• Better chances of having genetically related siblings, if you desire more than one child. More available eggs being collected in a fresh egg donation cycle will translate to surplus IVF embryos that can be frozen and used later to conceive a second, or even third child. It is often difficult to find the same donor again for multiple frozen egg donation cycles, particularly in the case of Singapore that restrict three births for each egg donor. 
  • Wider and more extensive choice of fresh egg donors, as compared to the limited number of frozen egg donors in egg banks. To date, fresh egg donation is still way more popular than frozen egg donation. 
  • Sex selection by embryo genetic testing (PGT-A/PGS) is currently banned in Singapore. So if you import frozen donor eggs into Singapore, there is no possibility of sex selection. This is however possible if you travel to Malaysia for fresh egg donation. 
  • IVF medical fees are much more expensive in Singapore compared to Malaysia and other neighbouring countries. It may be much cheaper and better value for money by traveling to Malaysia for fresh egg donation, rather than doing frozen egg donation in Singapore.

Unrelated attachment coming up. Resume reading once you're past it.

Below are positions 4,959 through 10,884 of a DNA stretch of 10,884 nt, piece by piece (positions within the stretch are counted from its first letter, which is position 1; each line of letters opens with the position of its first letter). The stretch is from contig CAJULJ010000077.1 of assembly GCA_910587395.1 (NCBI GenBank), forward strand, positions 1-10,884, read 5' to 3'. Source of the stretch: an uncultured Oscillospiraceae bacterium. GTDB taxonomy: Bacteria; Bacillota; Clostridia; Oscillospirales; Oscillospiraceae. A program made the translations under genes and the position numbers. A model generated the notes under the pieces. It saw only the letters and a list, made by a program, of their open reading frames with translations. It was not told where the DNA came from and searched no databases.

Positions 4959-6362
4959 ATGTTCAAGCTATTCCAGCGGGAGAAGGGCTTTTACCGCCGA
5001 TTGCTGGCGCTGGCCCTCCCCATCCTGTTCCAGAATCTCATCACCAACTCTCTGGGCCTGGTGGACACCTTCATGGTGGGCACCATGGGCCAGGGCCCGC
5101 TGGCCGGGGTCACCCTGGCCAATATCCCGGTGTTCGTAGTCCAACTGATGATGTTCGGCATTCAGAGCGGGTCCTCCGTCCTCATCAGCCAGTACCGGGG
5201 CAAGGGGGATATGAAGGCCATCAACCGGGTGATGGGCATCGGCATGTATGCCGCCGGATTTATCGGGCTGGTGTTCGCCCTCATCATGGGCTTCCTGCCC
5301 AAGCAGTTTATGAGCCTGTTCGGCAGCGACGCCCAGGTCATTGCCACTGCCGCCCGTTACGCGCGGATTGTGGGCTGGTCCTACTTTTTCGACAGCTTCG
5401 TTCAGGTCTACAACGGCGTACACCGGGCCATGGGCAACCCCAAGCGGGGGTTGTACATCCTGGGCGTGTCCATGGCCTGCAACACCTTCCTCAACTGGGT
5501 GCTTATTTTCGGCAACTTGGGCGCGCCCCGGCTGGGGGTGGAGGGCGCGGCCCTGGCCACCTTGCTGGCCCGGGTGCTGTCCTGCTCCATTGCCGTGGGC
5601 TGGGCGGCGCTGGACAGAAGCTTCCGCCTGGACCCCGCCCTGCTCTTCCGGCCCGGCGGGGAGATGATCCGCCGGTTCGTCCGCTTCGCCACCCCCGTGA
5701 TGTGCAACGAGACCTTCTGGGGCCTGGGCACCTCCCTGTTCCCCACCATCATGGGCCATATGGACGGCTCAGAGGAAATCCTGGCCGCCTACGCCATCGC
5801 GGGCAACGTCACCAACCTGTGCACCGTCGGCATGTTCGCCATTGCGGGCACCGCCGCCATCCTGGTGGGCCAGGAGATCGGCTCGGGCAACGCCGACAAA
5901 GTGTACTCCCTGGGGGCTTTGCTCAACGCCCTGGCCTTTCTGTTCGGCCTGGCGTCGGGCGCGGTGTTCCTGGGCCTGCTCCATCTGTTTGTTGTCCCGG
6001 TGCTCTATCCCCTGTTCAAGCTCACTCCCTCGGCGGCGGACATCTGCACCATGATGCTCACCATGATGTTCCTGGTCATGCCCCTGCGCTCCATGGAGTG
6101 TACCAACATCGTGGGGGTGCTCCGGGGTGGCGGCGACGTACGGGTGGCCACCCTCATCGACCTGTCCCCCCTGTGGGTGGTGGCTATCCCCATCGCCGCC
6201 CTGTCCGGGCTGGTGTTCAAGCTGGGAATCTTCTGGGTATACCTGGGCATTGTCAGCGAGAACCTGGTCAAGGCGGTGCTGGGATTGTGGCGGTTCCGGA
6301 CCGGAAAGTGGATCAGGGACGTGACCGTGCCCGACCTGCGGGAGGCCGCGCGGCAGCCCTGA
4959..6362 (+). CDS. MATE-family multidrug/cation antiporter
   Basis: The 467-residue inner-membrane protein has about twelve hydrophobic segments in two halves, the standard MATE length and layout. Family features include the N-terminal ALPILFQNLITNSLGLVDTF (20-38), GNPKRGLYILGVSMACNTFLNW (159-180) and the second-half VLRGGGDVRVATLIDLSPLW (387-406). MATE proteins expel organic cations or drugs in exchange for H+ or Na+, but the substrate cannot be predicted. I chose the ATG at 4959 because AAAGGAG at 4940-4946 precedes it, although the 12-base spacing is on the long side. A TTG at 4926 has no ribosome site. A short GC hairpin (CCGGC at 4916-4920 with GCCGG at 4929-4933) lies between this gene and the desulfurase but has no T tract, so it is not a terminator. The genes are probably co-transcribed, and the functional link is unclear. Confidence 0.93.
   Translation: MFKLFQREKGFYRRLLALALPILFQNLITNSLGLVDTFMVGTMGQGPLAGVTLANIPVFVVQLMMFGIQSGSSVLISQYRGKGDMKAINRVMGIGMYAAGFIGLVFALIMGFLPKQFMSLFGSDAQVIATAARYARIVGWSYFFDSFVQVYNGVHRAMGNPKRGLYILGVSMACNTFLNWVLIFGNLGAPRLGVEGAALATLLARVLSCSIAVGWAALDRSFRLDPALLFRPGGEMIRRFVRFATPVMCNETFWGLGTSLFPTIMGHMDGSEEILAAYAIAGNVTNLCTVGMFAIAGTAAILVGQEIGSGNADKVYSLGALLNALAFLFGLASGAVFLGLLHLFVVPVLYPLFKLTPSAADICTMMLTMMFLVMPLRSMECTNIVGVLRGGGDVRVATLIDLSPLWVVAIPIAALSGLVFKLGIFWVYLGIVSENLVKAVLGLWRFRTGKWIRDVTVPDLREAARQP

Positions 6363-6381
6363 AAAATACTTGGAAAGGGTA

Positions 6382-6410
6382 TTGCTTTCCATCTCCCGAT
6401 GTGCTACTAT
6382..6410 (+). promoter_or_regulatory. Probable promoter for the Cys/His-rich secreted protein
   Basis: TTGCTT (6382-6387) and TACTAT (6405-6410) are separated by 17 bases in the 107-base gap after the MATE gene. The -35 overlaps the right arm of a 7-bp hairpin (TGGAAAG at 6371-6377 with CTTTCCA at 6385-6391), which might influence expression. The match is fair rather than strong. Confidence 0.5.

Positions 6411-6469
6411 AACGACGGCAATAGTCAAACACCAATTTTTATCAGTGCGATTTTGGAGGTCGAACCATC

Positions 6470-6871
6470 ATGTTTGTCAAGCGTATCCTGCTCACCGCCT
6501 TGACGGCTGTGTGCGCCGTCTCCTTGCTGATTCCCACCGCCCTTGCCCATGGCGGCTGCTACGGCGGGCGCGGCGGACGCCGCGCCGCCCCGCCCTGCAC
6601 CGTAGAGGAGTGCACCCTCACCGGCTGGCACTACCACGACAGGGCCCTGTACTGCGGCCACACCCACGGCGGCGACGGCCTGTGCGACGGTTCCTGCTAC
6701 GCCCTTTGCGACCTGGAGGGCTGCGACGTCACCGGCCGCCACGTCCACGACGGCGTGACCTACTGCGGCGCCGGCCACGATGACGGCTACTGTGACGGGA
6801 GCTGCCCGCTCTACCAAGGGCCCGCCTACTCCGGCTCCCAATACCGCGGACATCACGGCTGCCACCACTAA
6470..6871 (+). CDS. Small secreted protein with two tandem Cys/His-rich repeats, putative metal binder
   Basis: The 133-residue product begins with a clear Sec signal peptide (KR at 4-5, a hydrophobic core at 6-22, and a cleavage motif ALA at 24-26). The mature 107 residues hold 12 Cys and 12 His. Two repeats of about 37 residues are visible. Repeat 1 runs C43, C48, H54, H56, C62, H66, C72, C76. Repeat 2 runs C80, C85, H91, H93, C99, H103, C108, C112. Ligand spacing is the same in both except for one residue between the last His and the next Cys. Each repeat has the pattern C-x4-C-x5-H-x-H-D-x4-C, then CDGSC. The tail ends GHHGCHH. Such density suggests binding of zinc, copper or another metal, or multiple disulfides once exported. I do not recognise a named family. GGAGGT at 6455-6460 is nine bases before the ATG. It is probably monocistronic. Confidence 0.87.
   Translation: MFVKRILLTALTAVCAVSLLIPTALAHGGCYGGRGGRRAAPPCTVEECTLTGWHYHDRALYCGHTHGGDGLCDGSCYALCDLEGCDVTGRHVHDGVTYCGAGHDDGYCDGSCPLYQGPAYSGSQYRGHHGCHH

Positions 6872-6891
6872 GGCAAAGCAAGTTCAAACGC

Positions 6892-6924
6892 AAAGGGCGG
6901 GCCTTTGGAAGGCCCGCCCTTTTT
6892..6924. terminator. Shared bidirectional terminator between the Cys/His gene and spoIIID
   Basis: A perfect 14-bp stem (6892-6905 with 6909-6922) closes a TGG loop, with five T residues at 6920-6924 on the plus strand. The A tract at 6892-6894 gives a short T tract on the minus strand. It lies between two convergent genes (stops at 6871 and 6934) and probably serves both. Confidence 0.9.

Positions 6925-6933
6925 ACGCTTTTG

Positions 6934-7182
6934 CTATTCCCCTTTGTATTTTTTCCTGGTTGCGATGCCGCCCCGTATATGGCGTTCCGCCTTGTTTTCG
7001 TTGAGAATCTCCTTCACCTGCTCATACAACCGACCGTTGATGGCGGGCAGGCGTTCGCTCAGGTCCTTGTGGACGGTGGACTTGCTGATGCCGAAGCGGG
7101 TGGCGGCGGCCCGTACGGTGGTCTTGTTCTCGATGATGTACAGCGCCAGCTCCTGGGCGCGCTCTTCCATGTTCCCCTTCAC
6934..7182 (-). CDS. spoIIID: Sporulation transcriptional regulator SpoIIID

Alternative Fresh Egg Donation Arrangements For IVF Patients With Busy Work Schedules 

For IVF patients with busy work schedules, an alternative arrangement may be to use a nearby local IVF clinic to administer hormone injections to prepare the patient’s womb to be receptive for transfer of IVF embryos, which is the most time-consuming part of the egg donation process for recipient patients.

In this case, only two long-distance trips are required for fresh egg donation. The first trip for sperm collection from the husband, which is used to fertilise the fresh donor eggs to produce IVF embryos that are then frozen down (embryos tend to survive the freezing process much better than unfertilised eggs).

The second trip for transfer of the frozen IVF embryos to the wife. Indeed, a number of Singaporean IVF clinics have collaborative ties with Malaysian IVF clinics in Penang and Kuala Lumpur in carrying out such fresh egg donation arrangements.

Patients must note that budget air travel is much cheaper than using a courier company to transport frozen sperm or IVF embryos to and fro in such arrangements.

Moreover, it must be noted that Singapore currently bans the import of frozen IVF embryos that have been genetically tested with PGS/PGT-A, as this will inevitably reveal the sex of the embryos, which is illegal in Singapore. 

Beware Of Unethical And Fraudulent Practices In Fresh Egg Donation